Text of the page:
While Minnesota mourns a year since the death of its favorite son, GoMN has been scouring the internet (well, YouTube) to find some hidden gems featuring the Purple One.
Now we’ve already proved (yes, proved) why Prince was the greatest guitarist of all time earlier this week, so this time we’ve tracked down some non-live performance clips for your viewing pleasure.
So prepare for some piano riffing in an empty stadium, hanging out with the Muppets as a country farmer, and flinging his jacket into a crowd of screaming fans.
Piano in an empty stadium
There are plenty of videos out there showing Prince rehearse for shows, but this one’s cool because you get a real close-up of the megastar as he casually plays “Summertime” on the piano, and also because he’s doing so in front of a massive, cavernous empty stadium in Osaka, Japan.
Hoo Haw with The Muppets
Prince made several appearances on The Muppet Show, including this one from 1997 when he was known as The Artist Formerly Known As Prince. We picked this one in case any of you wanted to know what Prince sounded like affecting a southern accent – it’s pretty good.
Mad rush after surprise return to stage
The concert was long over in Copenhagen in 2010, the lights were on and roadies were taking down the equipment when Prince decided to return to the stage to play a little bonus set – cue a mad rush of people halfway out the door as they headed back to the stage.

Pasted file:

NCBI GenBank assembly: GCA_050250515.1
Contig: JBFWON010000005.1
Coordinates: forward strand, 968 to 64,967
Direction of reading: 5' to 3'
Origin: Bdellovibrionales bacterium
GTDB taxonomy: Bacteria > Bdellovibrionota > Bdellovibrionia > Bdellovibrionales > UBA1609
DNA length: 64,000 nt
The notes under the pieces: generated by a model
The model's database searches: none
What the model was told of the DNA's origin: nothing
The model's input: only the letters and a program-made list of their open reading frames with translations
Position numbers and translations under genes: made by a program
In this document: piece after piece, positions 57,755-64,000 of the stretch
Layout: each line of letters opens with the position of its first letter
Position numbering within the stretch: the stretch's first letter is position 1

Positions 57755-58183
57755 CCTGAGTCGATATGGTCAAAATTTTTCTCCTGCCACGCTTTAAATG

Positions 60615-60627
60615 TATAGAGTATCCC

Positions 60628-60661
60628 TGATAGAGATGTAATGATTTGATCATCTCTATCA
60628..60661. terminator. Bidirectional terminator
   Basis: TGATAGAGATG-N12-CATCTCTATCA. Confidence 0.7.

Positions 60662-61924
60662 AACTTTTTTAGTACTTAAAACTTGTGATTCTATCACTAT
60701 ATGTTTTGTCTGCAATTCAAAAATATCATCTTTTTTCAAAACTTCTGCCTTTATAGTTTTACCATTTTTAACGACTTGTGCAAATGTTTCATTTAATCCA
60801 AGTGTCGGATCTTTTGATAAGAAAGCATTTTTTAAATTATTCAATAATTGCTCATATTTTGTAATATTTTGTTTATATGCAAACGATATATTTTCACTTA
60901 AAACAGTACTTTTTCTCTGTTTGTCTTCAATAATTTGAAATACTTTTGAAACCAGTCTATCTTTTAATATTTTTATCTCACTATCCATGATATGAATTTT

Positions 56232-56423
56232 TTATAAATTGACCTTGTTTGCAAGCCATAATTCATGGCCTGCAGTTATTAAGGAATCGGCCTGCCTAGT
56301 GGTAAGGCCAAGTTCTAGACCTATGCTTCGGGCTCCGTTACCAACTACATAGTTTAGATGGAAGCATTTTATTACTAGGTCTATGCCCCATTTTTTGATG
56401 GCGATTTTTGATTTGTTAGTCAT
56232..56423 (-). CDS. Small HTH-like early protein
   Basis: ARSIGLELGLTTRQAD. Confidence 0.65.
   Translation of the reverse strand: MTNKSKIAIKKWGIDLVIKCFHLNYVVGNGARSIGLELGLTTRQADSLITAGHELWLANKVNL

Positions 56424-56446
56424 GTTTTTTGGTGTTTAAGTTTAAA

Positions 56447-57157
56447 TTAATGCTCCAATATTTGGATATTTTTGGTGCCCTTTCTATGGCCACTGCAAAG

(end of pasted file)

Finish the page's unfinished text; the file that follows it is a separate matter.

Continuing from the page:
A sudden, joyful run to see screaming fans
A global star in 1986, 28-year-old Prince agreed to go on a blind date with the winner of a radio contest, which brought the Purple One to Sheridan, Wyoming, for a date with 20-year-old Lisa Barber at the premiere of Under the Cherry Moon. The best bit in this video starts at the 1-minute, 2-second mark when Prince cuts an interview short after landing in Sheridan to go sprinting over to the hundreds of screaming fans behind fencing at the airport, throwing one of them his coat.
‘Prince: In concert, perfectly free. On record: slave.”
In 1995, amidst his famous dispute with Warner Bros. that saw him refer to himself first as his famous glyph and then The Artist Formerly Known as Prince, the Purple One accepted a Brit Award (the U.K. award) with the word “Slave” written on his face. His acceptance speech consisted pretty much of him saying: “Prince: In concert, perfectly free. On record: slave.”